/ Doug's Chocolate Republic /
Review: Salazon Sea Salt & Caramel
Salazon Sea Salt & Caramel
Posted: 25 September 2014
With this kind of package -- organic ingredients, hand added sea salt, luscious caramel, small batch made bars, rare Dominican Republic single-sourced beans -- the only way Salazon's Sea Salt & Caramel bar could have tanked is if founder Pete Truby were drunk and urinating into the chocolate as it was being produced.
A few years ago, when I thought of Maryland, I imaged scenes of drug pushers and hard boiled cops in Baltimore on
The Wire. Now I'll think of drug pushers and cops and Salazon's salted chocolates.
price/gram: USD 0.042
Cocoa %: 57
OptoJay, the bearer of my
latest stash of American-made chocolate bars, is long gone
from Thailand's shores. He probably doesn't even
remember he was ever here. But his memory lives on --
in my mouth when I pop in a morsel of one of his high
quality chocolate gifts.
Maryland operator Salazon is
a real inspiration. I've come across a lot of
inspirational chocolate founder stories here at the
Chocolate Republic, but Salazon sets the bar. You bet that
pun was intended! Pete Truby founded the company solo
in 2009. Two years later, he was still the sole
employee. In 2012, he started rolling out the bars
nationally. I doubt anyone outside the US, unless they have
a benefactor like OptoJay, has tried a Salazon.
Named for the Spanish word
for 'salted,' Salazon's core competency is a simple one:
manufacture salted dark chocolate bars. Truby
came up with the idea to go the salt lick route during a
backpacking trip to Utah in 2009.
Their little catchphrase is plastered everywhere. "The
Original Salted Chocolate Brand." While there
were plenty of salted dark chocolate bars around before
2009, no chocolate company built its business around it.
Or does it quite like Truby does it at Salazon.
Salazon doesn't just add sea salt to the recipe during the
chocolate mixing process. No way, Jose!
Salazon sprinkles the chocolate on the bar's underside at
the very end, so that the salt has a very distinctive and
bold flavor. Truby wants to the salt to counteract the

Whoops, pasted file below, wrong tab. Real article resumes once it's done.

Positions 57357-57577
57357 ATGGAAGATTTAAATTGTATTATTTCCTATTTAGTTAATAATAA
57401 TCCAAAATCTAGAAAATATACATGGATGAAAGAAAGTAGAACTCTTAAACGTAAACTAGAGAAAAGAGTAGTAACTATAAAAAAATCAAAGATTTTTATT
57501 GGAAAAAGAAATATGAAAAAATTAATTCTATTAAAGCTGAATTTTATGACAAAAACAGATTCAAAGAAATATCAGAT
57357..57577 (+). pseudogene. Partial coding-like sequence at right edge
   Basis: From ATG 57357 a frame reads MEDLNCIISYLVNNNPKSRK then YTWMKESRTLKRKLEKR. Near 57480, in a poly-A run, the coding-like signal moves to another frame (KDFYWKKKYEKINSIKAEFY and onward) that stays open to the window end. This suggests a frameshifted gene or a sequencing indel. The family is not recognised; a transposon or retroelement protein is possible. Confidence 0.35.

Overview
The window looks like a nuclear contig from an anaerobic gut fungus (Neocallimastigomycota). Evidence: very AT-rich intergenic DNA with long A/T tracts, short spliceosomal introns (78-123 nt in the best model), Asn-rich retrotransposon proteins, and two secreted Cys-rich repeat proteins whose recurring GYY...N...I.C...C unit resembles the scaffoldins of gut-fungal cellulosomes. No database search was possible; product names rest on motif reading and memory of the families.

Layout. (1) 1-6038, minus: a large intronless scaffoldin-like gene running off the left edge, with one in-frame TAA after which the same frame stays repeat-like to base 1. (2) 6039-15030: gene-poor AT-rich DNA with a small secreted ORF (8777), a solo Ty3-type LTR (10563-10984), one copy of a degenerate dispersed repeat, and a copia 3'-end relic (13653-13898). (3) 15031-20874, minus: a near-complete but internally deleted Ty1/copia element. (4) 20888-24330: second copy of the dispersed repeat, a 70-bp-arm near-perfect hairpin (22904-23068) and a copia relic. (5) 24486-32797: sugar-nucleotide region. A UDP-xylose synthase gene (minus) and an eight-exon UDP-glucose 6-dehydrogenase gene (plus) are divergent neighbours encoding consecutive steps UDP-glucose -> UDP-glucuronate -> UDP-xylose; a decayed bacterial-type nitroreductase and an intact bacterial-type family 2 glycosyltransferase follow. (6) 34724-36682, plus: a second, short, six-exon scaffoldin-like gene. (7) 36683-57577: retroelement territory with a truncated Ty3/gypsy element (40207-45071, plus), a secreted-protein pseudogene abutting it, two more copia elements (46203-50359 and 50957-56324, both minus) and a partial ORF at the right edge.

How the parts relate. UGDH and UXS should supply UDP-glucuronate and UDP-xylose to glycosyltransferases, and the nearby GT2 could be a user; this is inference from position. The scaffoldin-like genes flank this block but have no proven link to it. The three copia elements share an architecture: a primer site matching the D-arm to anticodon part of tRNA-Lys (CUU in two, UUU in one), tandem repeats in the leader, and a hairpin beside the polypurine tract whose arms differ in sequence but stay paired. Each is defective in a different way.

sweetness of the sugar and the bitterness of the 57% and 75%
cacao he uses. He calls this "innovation" flavor
Salazon is a bean-to-bar
manufacturer and every single one of the ingredients is
organic. They're not above using emulsifiers, but
hell, those are organic, too. The bar's wrapper
promises that at least 1% of Salazon's gross proceeds go
towards conservation efforts. About the only other
thing that could sway you by now to try Salazon is to find
out Pete Truby was a former boy scout and loves helping out
in old-age homes!
Truby's noble mission for
Salazon wouldn't mean anything more than a U.S. President's
empty campaign promises if the chocolate didn't taste that
great. Salazon's Hispaniola cacao beans are sourced from a
single origin in the Dominican Republic and have a distinct
flavor all their own. I couldn't swear on anyone's
grave that I'd tried Hispaniola beans before sampling this
Sea Salt & Caramel bar.
With this kind of package --
organic ingredients, hand added sea salt, luscious caramel,
small batch made bars, rare Dominican Republic
single-sourced beans -- the only way Salazon's Sea Salt &
Caramel bar could have tanked is if Truby were drunk and
urinating into the chocolate as it was being produced.
Truby here is like a Japanese sushi chef. He sources
the best ingredients and gets out of his own way by
preparing the final product simply with a unique touch to
differentiate his brand from all the other chocolate
products in the market.
A few years ago, when I
thought of Maryland, I imaged scenes of drug pushers and
hard boiled cops in Baltimore on The Wire.
Now I'll think of drug pushers and cops and Salazon's salted